The Musicians’ Union is delighted to sponsor season five of the Music Works podcast. Its first episode, released today 30 June, will explore the role of the MU and creating change in the industry with MU General Secretary Naomi Pohl. It discusses areas such as fair pay and working conditions, streaming, buyouts, the impact of Brexit on musicians and the importance of having a safe space to report sexual harassment within the creative industries.
Listen to the episode now via Spotify.
Other guests in the series include Black Lives in Music CEO Charisse Beaumont, PRS for Music’s Relationship Manager (Classical) Daniel Lewis, Young Classical Artist Trust’s Kate Blackstone and mezzo-soprano Claire Barnett-Jones.
Together with host Katie Manasse, they will be discussing a wide range of topics from gender pay gap in opera to the work of PRS, such as royalties and their frequently asked questions.
Members can listen to the new series of the podcast on Apple Podcasts, Spotify and Podbean.
Being part of the change
Host Katie Manasse said:
“We have worked in the classical music industry for our whole careers and love it! We love the people in it, and we love the work that we do. But, when you work in an industry so closely you can’t help but become aware of the unfairnesses and the problems that exist within it.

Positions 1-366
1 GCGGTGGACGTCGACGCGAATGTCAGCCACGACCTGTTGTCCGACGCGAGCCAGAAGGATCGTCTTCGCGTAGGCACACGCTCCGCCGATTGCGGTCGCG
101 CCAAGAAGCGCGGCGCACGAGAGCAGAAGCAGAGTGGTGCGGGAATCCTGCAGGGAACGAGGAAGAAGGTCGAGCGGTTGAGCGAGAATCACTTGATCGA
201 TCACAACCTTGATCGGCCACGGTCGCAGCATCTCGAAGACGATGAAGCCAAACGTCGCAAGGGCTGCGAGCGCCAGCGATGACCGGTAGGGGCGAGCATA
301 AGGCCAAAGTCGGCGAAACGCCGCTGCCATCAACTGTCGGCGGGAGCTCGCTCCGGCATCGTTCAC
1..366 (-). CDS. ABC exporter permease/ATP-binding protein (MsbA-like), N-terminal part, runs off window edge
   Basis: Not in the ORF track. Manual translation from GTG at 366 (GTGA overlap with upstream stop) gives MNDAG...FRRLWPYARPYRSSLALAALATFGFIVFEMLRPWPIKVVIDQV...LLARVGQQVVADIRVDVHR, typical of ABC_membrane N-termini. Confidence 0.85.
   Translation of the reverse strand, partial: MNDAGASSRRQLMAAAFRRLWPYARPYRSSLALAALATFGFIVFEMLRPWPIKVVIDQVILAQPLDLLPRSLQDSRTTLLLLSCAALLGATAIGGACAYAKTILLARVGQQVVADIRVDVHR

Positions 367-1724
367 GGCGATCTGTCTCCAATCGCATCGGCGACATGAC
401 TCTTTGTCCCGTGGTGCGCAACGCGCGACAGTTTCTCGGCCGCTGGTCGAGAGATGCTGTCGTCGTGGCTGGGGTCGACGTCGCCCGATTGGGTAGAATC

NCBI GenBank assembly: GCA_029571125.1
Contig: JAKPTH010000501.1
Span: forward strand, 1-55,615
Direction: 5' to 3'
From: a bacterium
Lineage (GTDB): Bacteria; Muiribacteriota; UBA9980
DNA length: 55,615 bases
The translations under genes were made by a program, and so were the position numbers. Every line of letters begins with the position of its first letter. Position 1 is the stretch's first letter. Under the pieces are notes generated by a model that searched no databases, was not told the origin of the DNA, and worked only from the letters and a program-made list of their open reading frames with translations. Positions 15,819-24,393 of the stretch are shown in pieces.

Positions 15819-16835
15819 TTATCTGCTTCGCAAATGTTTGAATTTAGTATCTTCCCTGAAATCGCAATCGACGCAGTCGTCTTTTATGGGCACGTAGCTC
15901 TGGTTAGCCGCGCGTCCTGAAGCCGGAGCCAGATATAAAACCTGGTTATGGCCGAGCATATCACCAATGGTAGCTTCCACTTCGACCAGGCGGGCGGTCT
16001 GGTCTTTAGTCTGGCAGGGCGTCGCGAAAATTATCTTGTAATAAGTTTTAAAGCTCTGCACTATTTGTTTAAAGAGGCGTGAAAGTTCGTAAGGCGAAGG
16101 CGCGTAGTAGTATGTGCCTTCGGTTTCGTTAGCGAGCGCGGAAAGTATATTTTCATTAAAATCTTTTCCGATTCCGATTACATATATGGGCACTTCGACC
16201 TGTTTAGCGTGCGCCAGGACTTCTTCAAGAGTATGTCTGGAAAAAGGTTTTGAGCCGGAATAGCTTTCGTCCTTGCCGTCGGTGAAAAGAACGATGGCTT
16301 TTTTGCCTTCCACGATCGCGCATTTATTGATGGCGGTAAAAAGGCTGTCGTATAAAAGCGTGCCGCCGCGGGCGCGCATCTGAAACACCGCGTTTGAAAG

“Since COVID-19 and lockdown happened, those problems with the industry have come more and more to the fore. We’ve seen how fragile a musician’s income can be. We’ve seen how fragile music organisations can be. And with the Music Works podcast, we want to change that.”
MU General Secretary Naomi Pohl said:
“Part of being a Musicians’ Union member is creating change where you are, and the union is delighted to support Katie’s mission to create change in the classical music industry.
“I’m delighted to be part of the first episode of the new series sponsored by the MU, talking about the importance of trade unionism now, and how working musicians coming together in their union is a powerful way to meet the challenges musicians face in the current financial and political climate.”